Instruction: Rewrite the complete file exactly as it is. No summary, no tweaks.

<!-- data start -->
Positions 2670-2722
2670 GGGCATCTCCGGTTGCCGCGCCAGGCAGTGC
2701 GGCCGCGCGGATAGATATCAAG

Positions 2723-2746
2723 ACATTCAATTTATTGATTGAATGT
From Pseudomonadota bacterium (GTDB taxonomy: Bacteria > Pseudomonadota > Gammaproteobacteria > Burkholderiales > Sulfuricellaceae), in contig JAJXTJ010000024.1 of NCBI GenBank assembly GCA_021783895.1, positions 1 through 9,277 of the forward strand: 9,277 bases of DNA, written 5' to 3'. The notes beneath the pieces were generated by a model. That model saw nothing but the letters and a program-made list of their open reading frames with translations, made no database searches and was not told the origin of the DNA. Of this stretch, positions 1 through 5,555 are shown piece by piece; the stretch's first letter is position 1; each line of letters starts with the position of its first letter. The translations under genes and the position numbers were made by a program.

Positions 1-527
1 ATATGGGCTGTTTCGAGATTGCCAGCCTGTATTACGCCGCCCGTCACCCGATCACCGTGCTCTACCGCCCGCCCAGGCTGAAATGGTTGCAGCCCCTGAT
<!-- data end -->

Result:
Positions 2670-2722
2670 GGGCATCTCCGGTTGCCGCGCCAGGCAGTGC
2701 GGCCGCGCGGATAGATATCAAG

Positions 2723-2746
2723 ACATTCAATTTATTGATTGAATGT
From Pseudomonadota bacterium (GTDB taxonomy: Bacteria > Pseudomonadota > Gammaproteobacteria > Burkholderiales > Sulfuricellaceae), in contig JAJXTJ010000024.1 of NCBI GenBank assembly GCA_021783895.1, positions 1 through 9,277 of the forward strand: 9,277 bases of DNA, written 5' to 3'. The notes beneath the pieces were generated by a model. That model saw nothing but the letters and a program-made list of their open reading frames with translations, made no database searches and was not told the origin of the DNA. Of this stretch, positions 1 through 5,555 are shown piece by piece; the stretch's first letter is position 1; each line of letters starts with the position of its first letter. The translations under genes and the position numbers were made by a program.

Positions 1-527
1 ATATGGGCTGTTTCGAGATTGCCAGCCTGTATTACGCCGCCCGTCACCCGATCACCGTGCTCTACCGCCCGCCCAGGCTGAAATGGTTGCAGCCCCTGAT